Albers studied at the School of Applied Arts (Kunstgewerbeschule) in Hamburg in 1920 but eventual disillusionment with traditional teaching methods prompted her to go in search of a more experimental training. Captivated by a brochure she saw for the Bauhaus, a new German center of design and applied arts in Weimar, she decided in 1922 to apply for a place there.
Despite the theoretically liberal character of the Bauhaus, Albers had to open her way through a male world. Walter Gropius, the director of the institution, discouraged women from attending classes regarded as excessively "physical", such as metalwork or carpentry. Albers therefore opted for textiles, but even so described the Bauhaus as “an adventurous school that knew we had to break away from academic art”.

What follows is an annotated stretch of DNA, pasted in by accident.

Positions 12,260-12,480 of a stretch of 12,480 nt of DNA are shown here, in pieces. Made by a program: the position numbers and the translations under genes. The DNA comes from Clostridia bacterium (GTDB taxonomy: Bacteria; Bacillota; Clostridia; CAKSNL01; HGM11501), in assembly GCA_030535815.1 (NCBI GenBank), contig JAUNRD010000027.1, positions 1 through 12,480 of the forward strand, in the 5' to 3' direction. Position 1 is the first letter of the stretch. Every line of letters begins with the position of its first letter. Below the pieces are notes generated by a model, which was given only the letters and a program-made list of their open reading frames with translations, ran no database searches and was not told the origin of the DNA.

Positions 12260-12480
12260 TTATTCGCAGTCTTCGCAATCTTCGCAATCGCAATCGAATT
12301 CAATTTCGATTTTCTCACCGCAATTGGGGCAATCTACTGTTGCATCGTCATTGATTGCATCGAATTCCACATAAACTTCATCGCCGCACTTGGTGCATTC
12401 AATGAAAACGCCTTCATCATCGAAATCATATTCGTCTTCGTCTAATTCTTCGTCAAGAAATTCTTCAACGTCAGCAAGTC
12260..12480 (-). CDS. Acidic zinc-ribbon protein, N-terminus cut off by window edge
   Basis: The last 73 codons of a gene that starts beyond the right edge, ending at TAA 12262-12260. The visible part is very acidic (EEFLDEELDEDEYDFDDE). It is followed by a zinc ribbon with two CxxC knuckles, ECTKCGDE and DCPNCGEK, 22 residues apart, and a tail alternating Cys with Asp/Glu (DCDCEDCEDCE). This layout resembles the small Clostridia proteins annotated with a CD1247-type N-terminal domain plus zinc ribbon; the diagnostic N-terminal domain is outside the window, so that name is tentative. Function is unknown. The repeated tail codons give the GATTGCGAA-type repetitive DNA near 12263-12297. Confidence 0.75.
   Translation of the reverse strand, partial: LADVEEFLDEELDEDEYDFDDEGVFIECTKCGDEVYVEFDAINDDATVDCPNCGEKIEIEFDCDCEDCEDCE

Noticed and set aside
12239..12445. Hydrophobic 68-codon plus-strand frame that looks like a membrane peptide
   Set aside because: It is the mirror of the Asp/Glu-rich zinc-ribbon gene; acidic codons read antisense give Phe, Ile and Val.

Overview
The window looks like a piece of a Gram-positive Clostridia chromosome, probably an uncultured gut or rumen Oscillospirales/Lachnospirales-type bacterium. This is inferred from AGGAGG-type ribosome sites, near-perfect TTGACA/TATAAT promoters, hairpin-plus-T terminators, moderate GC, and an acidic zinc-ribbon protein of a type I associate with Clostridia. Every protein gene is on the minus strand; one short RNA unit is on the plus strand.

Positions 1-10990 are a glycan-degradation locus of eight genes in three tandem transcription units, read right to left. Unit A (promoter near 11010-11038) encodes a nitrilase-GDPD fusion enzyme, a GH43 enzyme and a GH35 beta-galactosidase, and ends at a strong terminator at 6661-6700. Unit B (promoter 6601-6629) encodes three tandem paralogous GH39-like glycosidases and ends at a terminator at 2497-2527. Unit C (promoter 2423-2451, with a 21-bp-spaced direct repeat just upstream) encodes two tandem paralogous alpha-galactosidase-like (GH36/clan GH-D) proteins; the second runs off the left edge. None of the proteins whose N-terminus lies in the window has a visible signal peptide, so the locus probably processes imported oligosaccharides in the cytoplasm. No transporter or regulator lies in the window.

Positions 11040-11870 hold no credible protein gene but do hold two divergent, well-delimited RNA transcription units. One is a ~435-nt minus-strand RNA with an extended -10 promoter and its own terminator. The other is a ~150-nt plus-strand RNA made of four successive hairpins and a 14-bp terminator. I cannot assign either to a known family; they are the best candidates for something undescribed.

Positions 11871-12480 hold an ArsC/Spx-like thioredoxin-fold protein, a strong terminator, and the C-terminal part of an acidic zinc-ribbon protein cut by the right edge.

Her interests did not coincide completely with the practical and industrial focus of the Bauhaus, but the breadth and freedom of the curriculum proposed by the school allowed her to develop her artistic inclinations:
"What made it exciting to be at the Bauhaus was that there was no system to teach yet […] and that you felt that you were completely on your own and that you had to find somehow your way of functioning […]. This vacuum is something probably very important for every student to experience."